All things Massachusetts & MA Legalization


I don’t shovel… kids do it…I have a snowblower for the driveway…shoveled that a couple of years in a row and said no more…lol


I don’t really have much of a driveway. Only the width of three cars and only deep as one vehicle. But the plows kill me. Tomorrow there will be snow plow piles higher than my hoods. I do a walkway from the backdoor to the street. I only shovel the front walk cause there’s steps but I do a little at a time.

A leaf blower might be an option. It’s like 15 degrees here at my house supposed to get down to the single digits tonight.

I’m not doing anything till tomorrow.


Mine hasn’t run in a couple years and all it needs is a carburetor I’m so angry at myself that I didn’t fix it

I’ll go out two or three times tomorrow if I have to, I’ll just take it easy and putter around, I don’t care about clearing my whole driveway I’m parked at the edge anyway

Were getting another 18" Saturday and just like the 109" of snow two years ago I’m not going to beat Nature this year either, none of us are

I don’t really stress about this kind of thing anymore, I gave up on such things a long time ago, I’m doing my best not to die shoveling snow I feel that would be so f****** cliche

…anyway there’s bigger stuff to worry about, plus this’ll all be gone in a month or so


I thought I’d try this poll to see if we can make a list of who is from MA. Remember, no sharing personal info in replies.

  • I am from Massachusetts
  • I am not from Massachusetts

0 voters


CONVOLUTED INFORMATION From our Doctors office!!!

This is am email from the doctors office that sees my wife to keep her medical card active. This is what they think the law is… I think some of their “FACTS” are a little distorted!

Legalization Passed… What’s Next?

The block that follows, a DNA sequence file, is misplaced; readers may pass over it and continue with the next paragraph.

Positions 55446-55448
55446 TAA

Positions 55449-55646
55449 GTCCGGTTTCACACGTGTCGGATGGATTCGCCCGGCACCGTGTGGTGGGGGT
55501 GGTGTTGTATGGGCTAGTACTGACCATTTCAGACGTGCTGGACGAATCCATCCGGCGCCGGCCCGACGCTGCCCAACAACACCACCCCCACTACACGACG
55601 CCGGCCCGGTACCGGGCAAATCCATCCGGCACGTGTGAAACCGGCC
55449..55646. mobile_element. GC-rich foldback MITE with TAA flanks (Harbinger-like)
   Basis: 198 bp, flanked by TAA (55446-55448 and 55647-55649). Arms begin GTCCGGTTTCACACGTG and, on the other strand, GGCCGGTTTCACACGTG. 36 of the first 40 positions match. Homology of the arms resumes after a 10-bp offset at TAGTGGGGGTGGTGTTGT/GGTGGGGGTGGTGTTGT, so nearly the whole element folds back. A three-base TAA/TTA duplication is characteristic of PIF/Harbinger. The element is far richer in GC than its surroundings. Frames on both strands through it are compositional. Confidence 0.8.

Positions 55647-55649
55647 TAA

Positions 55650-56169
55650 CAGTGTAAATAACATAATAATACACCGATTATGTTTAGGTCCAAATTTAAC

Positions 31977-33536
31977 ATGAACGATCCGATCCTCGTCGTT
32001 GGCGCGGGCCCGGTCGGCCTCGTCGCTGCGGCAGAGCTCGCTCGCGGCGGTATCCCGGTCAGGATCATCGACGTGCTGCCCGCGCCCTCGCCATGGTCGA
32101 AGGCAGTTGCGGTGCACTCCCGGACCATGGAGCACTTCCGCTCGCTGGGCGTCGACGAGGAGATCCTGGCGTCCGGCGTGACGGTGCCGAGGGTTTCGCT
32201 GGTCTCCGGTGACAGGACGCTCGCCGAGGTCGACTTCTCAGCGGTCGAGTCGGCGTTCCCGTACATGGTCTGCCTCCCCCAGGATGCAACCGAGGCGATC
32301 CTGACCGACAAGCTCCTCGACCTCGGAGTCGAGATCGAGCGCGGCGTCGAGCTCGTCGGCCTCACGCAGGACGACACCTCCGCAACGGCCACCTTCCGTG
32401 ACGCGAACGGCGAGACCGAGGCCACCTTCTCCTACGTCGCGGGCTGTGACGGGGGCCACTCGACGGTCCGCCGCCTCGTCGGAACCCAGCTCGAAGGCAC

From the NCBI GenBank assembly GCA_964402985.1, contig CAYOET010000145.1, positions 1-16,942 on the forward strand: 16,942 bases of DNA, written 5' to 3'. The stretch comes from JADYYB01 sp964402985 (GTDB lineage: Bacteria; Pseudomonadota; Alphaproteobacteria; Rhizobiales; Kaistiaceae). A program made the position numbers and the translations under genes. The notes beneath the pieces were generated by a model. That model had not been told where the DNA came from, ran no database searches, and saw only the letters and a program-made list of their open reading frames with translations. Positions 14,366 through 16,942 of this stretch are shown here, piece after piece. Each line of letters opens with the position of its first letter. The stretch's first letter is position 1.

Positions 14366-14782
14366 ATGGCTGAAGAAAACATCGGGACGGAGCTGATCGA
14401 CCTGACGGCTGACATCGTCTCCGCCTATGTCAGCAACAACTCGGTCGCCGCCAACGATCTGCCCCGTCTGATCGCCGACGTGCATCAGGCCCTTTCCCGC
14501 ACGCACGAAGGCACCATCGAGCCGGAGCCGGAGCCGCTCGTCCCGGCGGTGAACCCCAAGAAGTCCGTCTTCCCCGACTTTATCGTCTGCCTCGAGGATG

Many patients wonder if they will continue to need a medical cannabis certification now that legalization has passed. Here are some facts to consider:

Massachusetts Medical Cannabis Law will not be affected by new adult use law.
Retail ‘adult use’ cannabis will not be available for purchase until 2018 or later. Until then, a medical cannabis certification will be required to purchase cannabis from a dispensary.
Medical cannabis patients OR THEIR CAREGIVERS (ONE, NOT BOTH) are allowed to grow enough plants (in their home) for a 5 oz supply per month.
No tax will be charged to medical cannabis patients.
Medical cannabis patients cannot give medical cannabis to anyone. Distribution is illegal.
It is Illegal
For a non-qualifying patient to purchase from a black market or non-licensed entity, with a penalty of up to 2 1/2 years and $10,000 fine for a prior offender and up to 2 years for a first offender.
To distribute medical cannabis to anyone if you are a medical cannabis patient, PENALTY UP TO FIVE YEARS.

Legalization Law for Adult Usage
Effective 12/15/16 anyone over the age of 21 can grow up to 6 plants with a maximum of 12 plants per household.
Recreational RETAIL locations will be open in 2018 at the earliest.
Tax will be 10% -12% based on municipality. The Massachusetts government is discussing raising the tax significantly.